• Supporting charities I care about – I know that at least two people adopted wolves after my post about Madadh and Kgosi and I’m proud to be a virtual ambassador for them. I’ve also talked about the Dog’s Trust and the Wolf Conservation Trust, and I hope these posts have helped people to find out more about them too.
  • Trying out some new products and foods – all in the name of research of course!

I’ve got plenty of ideas for content this year, but for now, let’s have a blog party to celebrate. Here’s how to take part:

  1. Please tell me in the comments one post that you’ve enjoyed, or one topic that you’d like me to cover this year.
  2. If you have a blog, leave a link to it and tell us a couple of sentences about it. Don’t just leave a link – you’re more likely to get visitors if you let people know what your blog is all about!
  3. Visit some other blogs that you think look interesting. I can’t check who does this, but people who only take and don’t give anything back don’t get far in life!

So, thanks for reading and now I’m looking forward to your comments!

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The best posts of 2017 and plans for 2018

I’ve got quite a few new followers this month, so I wanted to show you what else I write apart from Blogmas posts! I also wanted to look back over the first year of Unseen Beauty. So, here are the most popular posts from 2017!

10. Holly’s story – from a puppy farm to a loving home The story of Holly the Labrador – I want people to know that buying puppies from puppy farms means there will always be work for mothers like Holly, and that’s not fair.
9. In celebration of grandparents and what we have learned from them This was a collaboration that I did with a group of other bloggers. I wanted to tell all my readers how much I’d learned from my grandparents, and I thought it would be fun to open it up to others too so that we could all share our grandparent memories!
8. Christmas 2016 This was my first proper post apart from my introduction, so I guess people wanted to check out my new blog!
7. L’Occitane review – bringing Braille labels to blind customers This was the first post that I did with a brand. I was interested in the idea of Braille labels and can’t tell you how excited I was about my first PR samples. That doesn’t mean I’ll chase any PR samples, but when you like a brand and they want to work with you, that feels really good.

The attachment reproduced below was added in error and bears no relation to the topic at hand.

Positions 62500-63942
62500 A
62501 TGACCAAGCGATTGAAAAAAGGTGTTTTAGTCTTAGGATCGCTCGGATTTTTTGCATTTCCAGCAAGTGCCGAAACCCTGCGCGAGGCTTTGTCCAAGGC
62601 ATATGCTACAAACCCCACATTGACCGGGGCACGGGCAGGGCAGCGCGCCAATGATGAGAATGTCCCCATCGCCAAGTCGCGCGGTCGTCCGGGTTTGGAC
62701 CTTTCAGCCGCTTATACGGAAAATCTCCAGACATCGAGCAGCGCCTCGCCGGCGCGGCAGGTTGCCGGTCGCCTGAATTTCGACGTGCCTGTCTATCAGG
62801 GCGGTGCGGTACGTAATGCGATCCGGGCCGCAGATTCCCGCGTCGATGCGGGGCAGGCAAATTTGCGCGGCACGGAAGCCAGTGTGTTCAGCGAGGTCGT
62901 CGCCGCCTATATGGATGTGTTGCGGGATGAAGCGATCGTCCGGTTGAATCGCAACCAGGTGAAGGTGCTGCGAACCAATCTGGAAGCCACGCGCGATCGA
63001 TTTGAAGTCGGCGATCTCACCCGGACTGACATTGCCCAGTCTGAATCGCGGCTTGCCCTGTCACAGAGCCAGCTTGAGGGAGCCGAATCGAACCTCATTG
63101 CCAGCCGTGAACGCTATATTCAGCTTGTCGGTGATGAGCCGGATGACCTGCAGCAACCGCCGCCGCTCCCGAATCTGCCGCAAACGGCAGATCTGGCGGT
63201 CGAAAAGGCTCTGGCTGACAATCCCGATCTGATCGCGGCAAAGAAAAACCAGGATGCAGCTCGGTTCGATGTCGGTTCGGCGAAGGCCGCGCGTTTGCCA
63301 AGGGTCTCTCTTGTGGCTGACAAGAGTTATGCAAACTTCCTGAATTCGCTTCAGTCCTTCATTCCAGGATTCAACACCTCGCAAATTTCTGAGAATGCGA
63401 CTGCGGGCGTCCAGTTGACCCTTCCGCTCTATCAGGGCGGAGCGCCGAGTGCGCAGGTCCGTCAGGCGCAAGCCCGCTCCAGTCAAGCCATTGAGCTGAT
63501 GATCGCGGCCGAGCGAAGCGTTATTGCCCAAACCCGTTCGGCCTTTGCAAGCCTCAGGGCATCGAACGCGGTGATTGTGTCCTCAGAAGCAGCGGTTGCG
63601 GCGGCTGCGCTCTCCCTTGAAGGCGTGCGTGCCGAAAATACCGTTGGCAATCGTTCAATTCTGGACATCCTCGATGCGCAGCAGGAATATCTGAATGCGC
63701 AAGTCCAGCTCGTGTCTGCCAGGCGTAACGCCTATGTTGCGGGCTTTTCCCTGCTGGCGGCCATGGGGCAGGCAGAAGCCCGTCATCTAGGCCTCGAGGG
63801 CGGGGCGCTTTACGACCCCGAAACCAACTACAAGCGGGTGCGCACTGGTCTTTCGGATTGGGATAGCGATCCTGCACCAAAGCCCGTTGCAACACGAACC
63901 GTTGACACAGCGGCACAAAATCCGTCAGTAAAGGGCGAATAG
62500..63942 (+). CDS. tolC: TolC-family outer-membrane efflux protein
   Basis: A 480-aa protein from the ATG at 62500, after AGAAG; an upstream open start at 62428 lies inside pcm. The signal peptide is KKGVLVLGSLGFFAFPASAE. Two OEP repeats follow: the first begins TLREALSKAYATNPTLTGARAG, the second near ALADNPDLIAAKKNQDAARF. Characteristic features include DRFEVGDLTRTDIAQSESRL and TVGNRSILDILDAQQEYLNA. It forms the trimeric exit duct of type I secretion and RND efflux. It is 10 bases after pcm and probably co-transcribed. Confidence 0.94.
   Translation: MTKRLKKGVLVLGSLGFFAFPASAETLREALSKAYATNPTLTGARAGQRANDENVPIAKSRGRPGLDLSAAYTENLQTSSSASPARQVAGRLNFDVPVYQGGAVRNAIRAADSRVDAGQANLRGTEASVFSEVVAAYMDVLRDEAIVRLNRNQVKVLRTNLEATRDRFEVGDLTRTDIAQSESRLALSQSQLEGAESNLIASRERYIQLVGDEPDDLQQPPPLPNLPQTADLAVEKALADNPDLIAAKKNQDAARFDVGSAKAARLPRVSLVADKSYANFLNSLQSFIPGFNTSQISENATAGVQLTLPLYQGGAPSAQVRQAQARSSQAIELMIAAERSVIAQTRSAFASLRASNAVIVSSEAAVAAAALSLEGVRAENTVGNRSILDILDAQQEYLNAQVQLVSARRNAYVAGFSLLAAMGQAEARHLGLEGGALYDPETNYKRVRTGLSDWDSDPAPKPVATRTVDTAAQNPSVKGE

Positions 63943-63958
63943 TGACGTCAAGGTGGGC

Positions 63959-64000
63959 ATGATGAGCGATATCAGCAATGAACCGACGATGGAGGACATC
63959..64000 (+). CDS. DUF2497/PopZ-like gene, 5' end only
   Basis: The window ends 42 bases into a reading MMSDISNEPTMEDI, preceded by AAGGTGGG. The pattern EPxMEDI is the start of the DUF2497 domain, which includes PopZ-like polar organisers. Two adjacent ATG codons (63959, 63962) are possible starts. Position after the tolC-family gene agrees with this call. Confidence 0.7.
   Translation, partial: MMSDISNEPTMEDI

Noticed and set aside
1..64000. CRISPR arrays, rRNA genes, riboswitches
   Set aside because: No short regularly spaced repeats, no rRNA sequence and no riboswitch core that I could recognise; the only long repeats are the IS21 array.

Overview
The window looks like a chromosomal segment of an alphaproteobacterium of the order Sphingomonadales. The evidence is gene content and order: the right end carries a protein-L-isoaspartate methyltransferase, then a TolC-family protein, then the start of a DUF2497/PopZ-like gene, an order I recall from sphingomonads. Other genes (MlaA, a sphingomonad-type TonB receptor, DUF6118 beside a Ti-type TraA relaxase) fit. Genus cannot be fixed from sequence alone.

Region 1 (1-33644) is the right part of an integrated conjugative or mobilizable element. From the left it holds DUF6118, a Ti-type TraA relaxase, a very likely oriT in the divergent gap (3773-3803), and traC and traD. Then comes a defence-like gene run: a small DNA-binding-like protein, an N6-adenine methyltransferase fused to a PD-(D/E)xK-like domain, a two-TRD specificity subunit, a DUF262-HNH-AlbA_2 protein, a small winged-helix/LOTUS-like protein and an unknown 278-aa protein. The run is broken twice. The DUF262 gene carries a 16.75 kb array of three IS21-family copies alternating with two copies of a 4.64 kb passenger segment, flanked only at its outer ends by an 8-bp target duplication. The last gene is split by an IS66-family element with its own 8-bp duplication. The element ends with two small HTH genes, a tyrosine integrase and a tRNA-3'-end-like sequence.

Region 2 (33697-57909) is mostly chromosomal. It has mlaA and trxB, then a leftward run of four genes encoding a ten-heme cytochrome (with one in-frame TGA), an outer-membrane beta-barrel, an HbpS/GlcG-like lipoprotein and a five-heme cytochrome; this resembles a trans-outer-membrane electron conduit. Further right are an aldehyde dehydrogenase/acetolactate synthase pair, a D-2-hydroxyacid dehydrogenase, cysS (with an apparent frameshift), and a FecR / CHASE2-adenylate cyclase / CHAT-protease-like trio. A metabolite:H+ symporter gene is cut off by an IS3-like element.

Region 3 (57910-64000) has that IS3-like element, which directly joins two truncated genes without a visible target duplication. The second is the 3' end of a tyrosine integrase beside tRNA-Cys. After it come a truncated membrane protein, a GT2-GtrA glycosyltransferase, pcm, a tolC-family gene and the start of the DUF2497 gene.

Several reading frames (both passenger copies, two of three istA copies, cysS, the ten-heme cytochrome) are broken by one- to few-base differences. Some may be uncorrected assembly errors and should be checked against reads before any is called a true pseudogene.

6. My friend Cindy, the golden guiding girl This is probably the most open I’ve been in a post, and I think a lot of my Facebook friends read it because they knew and loved Cindy too. But I also wanted to give any readers who didn’t meet her the chance to find out about the golden retriever in my blog image.
5. 10 of my favourite youtubers I guess people were just interested in this one and looking for new Youtubers to follow!
4. Walking with wolves I really enjoyed writing this post because it was such an amazing experience to get close to two wonderful wolves. I really wanted to share this with my readers because it’s something that had been on my bucket list for ages.
3. Keeping fit when you can’t see I would get bored if my site were primarily about blindness, but it seems that people do enjoy these articles!
2. Make-up without sight – how one blind woman does it

I guess the thing here is write about something that nobody else is writing about, or that not many people know. That makes it interesting. Of course you need to make sure that people actually want to know about it and it’s not something that just interests you, but if you have an interesting or different perspective on a more general topic, it sets your content apart.
1. How do you apply eye make-up if you can’t see?

This was one of my first posts. I’ve tried out so many more products since I wrote this, but the general advice is the same. I think this one got a lot of hits because it was shared in several Facebook groups, which meant a lot more traffic.

Top favourites post – October – was it the pumpkin art?!

Top empties post – February!

Top Blogmas post – Christmas for dog lovers!

Plans for 2018

I’m going to keep some things the same in 2018 and also add in some new sections. I want to build on the things that people are already enjoying, so there will be some more animal posts, as well as others that focus on life as a blind adult, as people seem to want that. My favourite type of posts to write are about the products that I’m enjoying, and they do tend to get a number of comments, so I’ll keep up with the empties and favourites posts.

I’ve recently added a virtual coffee widget to my sidebar, so anyone who wants to support the site by buying a virtual coffee can do so. I saw this on the Emma Edit blog and thought it was a nice idea.

I have some new ideas about interviews that I’d like to bring you, brands that I’d like to work with, and a new feature on the accessibility of online shopping sites. You may think the reason I post a lot of Amazon links is that I’m just an Amazon affiliate. I am an Amazon affiliate, but the truth is that I do a lot of my shopping on there. Partly because having Prime makes things so quick and easy, but partly because there are a lot of badly written sites out there that I can’t use unless I ask for help from someone who can see because the people who designed the site couldn’t be bothered to label the graphics on their page controls properly. I want to highlight good practice and raise awareness when companies aren’t getting it right.

I have a lot of new products from my advent calendars, so expect some reviews on those!

I’d like to finish by wishing all my readers a happy 2018. I hope it will be a good year for you, full of happy memories. Thank you for supporting Unseen Beauty throughout the year. It just started as an idea in the bath and now I’m happy to see what it has grown into after the first year!